Cell Cycle G1/S Checkpoint Signaling Interactive Pathway
The primary G1/S cell cycle checkpoint controls the commitment of eukaryotic cells to transition through the G1 phase to enter into the DNA synthesis S phase. Two cell cycle kinase complexes, CDK4/6-Cyclin D and CDK2-Cyclin E, work in concert to relieve inhibition of a dynamic transcription complex that contains the retinoblastoma protein (Rb) and E2F. In G1-phase uncommitted cells, hypo-phosphorylated Rb binds to the E2F-DP1 transcription factors forming an inhibitory complex with HDAC to repress key downstream transcription events. Commitment to enter S-phase occurs through sequential phosphorylation of Rb by Cyclin D-CDK4/6 and Cyclin E-CDK2 that dissociates the HDAC-repressor complex, permitting transcription of genes required for DNA replication. In the presence of growth factors, Akt can phosphorylate FoxO1/3, which inhibits their function by nuclear export, thereby allowing cell survival and proliferation. Importantly, a multitude of different stimuli exert checkpoint control, including TGF-β, DNA damage, replicative senescence, and growth factor withdrawal. These stimuli act though transcription factors to induce specific members of the INK4 or Kip/Cip families of cyclin dependent kinase inhibitors (CKIs). Notably, the oncogenic polycomb protein Bmi1 acts as a negative regulator of INK4A/B expression in stem cells and human cancer. In addition to regulating CKIs, TGF-β also inhibits cdc25A transcription, a phosphatase directly required for CDK activation. At a critical convergence point with the DNA- damage checkpoint, cdc25A is ubiquitinated and targeted for degradation via the SCF ubiquitin ligase complex downstream of the ATM/ATR/Chk-pathway. However, timely degradation of cdc25A in mitosis (M-phase) via the APC ubiquitin ligase complex allows progression through mitosis. Furthermore, growth factor withdrawal activates GSK-3β to phosphorylate Cyclin D, which leads to its rapid ubiquitination and proteasomal degradation. Collectively, ubiquitin/proteasome-dependent degradation and nuclear export are mechanisms commonly used to effectively reduce the concentration of cell cycle control proteins. Importantly, Cyclin D1/CKD4/6 complexes are explored as therapeutic targets for cancer treatment as researchers have found this checkpoint to be invariantly deregulated in human tumors.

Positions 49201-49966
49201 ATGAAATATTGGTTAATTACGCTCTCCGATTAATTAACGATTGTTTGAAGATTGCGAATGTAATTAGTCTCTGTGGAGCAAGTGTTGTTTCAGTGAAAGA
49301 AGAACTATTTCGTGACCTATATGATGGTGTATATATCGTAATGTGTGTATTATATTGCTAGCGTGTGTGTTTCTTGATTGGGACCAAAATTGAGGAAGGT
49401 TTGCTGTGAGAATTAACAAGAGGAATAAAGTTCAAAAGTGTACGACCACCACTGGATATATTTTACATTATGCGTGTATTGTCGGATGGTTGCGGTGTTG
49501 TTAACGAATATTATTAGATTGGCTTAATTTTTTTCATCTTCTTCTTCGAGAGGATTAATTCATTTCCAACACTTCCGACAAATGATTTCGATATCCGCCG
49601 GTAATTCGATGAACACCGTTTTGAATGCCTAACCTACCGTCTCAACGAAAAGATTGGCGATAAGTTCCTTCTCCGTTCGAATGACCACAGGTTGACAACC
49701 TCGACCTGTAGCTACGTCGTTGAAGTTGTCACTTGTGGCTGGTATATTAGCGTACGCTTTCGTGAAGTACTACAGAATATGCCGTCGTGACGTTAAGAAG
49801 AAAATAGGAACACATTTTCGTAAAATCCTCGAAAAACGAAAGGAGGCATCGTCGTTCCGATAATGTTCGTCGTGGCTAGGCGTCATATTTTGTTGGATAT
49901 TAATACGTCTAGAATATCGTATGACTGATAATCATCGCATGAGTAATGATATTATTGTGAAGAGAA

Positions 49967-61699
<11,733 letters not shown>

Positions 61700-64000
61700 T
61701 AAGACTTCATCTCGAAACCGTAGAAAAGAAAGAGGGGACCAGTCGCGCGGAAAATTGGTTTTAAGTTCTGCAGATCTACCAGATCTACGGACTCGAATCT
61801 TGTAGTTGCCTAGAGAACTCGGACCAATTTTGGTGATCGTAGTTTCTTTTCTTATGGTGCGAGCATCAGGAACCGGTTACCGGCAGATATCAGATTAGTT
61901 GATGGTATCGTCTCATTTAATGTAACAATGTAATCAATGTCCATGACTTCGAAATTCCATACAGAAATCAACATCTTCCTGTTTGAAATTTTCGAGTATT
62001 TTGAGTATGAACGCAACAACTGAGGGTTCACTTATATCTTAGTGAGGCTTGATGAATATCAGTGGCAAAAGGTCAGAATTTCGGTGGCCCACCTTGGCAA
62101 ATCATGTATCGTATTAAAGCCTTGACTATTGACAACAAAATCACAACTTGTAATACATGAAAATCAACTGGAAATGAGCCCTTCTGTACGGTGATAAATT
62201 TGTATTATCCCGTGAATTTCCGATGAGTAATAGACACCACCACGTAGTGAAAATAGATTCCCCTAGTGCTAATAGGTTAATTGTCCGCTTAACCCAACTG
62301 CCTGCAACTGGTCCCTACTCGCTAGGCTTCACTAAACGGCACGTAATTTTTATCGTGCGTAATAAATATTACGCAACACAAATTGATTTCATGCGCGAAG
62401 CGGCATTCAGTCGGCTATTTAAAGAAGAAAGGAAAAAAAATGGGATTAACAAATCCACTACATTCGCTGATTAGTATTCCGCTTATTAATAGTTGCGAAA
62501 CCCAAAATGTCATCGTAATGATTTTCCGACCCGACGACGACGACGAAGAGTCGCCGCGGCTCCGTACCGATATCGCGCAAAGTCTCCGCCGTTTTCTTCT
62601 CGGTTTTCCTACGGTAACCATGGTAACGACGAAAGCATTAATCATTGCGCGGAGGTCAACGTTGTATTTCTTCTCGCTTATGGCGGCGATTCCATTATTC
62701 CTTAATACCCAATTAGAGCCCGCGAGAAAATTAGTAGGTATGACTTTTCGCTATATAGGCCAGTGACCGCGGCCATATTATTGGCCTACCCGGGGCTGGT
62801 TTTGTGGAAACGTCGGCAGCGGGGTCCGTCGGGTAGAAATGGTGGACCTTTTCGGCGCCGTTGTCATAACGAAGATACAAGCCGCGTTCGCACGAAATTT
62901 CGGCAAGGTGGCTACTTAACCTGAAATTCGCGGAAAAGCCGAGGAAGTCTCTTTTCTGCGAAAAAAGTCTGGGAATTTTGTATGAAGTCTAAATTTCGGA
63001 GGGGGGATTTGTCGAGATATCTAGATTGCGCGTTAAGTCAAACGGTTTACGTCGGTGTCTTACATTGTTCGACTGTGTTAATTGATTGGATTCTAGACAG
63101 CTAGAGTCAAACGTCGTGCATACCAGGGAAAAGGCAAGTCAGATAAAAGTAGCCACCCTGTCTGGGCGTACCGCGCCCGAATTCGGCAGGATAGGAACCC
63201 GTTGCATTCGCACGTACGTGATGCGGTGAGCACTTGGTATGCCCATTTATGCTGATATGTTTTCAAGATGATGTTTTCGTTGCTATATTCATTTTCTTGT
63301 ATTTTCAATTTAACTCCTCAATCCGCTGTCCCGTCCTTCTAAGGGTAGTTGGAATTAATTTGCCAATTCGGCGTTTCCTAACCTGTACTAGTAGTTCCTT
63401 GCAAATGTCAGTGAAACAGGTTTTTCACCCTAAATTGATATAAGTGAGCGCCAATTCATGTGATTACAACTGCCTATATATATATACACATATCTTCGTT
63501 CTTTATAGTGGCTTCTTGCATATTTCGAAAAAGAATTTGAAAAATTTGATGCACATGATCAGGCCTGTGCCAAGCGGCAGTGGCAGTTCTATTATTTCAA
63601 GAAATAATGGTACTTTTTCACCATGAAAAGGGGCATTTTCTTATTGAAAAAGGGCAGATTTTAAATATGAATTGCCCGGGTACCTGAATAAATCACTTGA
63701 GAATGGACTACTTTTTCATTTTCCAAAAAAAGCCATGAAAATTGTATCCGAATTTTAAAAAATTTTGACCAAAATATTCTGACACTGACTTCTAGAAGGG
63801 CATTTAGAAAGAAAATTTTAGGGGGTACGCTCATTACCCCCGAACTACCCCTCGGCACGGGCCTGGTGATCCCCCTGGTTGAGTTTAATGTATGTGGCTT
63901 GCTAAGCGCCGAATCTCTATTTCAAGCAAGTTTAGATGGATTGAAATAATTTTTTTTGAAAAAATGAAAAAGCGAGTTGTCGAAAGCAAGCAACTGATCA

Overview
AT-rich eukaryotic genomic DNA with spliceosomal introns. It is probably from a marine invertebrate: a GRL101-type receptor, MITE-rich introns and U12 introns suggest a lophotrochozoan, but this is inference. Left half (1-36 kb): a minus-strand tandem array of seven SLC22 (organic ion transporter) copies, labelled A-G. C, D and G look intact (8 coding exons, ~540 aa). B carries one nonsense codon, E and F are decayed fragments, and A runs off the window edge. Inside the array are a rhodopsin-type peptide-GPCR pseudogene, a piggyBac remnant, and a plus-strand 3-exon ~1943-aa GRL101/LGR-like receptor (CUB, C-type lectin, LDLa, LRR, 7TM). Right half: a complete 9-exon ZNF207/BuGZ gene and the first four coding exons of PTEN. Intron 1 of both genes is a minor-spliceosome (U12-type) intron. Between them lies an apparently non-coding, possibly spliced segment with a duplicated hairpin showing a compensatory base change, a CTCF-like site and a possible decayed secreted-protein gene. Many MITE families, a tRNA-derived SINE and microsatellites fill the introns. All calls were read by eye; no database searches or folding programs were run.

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We would like to thank Dr. Hans Widlund, Brigham and Women’s Hospital, Harvard Medical School, Boston, MA, for contributing to this diagram.
created November 2002
revised November 2012